But civil libertarians say that the privacy of communications plays a crucial role in a free and democratic society. Last month's AP scandal is a good illustration of the problem. Routine government monitoring of who was talking to reporters is likely to deter whistleblowers from talking to the media — for fear of losing their jobs, or worse. That makes it harder for the voters to learn about government misconduct, making misconduct more likely.

In the hands of an unscrupulous future president, mass surveillance could be turned into a powerful weapon against democratic government. For example, having the calling records of every member of Congress would likely reveal which members kept mistresses, which could be used to blackmail members of Congress into supporting a future president's agenda. Calling records could also provide valuable political intelligence, such as how frequently members of Congress were talking to various interest groups.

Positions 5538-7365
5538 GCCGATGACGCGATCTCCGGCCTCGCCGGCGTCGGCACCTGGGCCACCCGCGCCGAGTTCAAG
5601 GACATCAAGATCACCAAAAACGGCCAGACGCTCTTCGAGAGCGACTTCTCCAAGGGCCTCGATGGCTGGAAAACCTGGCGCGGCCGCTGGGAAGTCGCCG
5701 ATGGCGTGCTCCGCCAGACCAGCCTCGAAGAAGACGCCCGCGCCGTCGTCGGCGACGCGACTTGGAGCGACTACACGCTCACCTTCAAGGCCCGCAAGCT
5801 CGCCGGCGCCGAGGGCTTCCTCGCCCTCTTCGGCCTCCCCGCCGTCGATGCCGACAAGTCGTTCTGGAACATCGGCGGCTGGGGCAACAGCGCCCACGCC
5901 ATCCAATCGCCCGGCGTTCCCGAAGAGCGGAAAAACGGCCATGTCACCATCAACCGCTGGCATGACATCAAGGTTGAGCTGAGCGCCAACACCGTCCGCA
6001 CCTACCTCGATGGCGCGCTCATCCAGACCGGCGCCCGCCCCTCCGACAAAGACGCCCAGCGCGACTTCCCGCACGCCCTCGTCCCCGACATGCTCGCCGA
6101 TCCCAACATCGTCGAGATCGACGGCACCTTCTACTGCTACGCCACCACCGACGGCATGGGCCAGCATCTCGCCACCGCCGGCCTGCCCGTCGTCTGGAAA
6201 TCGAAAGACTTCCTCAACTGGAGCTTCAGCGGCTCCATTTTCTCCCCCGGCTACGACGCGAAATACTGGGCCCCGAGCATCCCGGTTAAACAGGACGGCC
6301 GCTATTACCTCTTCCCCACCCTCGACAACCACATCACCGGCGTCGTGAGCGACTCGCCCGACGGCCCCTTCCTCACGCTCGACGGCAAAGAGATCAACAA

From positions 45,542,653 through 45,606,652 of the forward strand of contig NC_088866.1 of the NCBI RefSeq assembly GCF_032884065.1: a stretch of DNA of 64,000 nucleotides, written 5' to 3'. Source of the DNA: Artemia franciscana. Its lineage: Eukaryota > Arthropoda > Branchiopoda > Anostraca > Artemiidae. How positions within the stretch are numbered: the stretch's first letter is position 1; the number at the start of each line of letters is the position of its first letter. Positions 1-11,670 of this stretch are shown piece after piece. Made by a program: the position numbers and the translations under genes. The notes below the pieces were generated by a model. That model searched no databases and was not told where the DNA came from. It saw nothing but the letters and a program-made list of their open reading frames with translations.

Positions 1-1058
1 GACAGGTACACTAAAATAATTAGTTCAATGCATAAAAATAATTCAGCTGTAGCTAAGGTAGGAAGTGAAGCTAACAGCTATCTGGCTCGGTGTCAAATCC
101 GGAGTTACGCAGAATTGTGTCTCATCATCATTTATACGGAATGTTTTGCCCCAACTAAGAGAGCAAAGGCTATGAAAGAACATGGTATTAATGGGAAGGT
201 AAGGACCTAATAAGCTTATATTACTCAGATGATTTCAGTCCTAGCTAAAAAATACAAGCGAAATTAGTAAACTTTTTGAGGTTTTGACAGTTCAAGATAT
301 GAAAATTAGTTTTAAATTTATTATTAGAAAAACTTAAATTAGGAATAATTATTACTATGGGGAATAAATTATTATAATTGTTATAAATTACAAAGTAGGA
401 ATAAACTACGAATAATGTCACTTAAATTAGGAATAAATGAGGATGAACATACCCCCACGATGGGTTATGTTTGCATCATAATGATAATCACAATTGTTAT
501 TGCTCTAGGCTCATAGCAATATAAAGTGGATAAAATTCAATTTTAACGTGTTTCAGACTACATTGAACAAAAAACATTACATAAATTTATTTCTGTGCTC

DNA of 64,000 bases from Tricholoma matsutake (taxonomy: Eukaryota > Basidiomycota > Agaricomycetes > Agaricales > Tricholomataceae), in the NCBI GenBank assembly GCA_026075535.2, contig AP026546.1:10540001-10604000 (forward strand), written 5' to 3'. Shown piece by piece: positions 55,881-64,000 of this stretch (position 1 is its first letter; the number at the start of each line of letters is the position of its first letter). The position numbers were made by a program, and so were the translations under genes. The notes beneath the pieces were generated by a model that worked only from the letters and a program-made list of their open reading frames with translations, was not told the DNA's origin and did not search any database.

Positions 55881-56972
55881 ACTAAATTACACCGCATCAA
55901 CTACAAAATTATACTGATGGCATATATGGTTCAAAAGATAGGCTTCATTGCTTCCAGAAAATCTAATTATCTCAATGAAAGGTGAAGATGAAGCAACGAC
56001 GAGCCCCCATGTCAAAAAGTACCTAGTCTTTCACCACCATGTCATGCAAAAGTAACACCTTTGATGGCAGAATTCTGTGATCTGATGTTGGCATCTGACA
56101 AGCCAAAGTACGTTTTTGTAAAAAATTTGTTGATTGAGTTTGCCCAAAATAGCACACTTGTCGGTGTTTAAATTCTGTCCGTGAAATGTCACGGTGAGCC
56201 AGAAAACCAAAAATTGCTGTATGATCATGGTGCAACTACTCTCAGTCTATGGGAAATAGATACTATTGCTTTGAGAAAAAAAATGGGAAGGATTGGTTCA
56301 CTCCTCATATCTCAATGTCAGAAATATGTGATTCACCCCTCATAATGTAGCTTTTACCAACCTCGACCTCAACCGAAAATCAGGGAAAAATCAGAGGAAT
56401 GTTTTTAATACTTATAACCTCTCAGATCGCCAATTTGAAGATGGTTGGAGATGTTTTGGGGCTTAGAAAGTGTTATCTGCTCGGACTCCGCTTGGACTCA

This sounds speculative and a little paranoid. Government officials wouldn't actually do that sort of thing, would they?

There are real historical examples of surveillance powers being abused. The most famous are the revelations that led to Richard Nixon's resignation in 1974. But abuses also occurred under his predecessors.

For example, between 1963 and 1965, the FBI bugged at least 14 hotel rooms of Martin Luther King, Jr., seeking "information concerning King's personal activities" to "discredit him." The FBI then sent King a letter threatening to release personally embarrassing recordings to the public. King interpreted it as "an effort to induce him to commit suicide." He was harassed by the FBI until his death in 1968.

We have no evidence that the NSA has engaged in such conduct, but the revelations of King's harassment didn't come out until years after the fact. And civil libertarians argue that no matter how ethical the current administration might be, it's only a matter of time before a less law-abiding administration comes to power.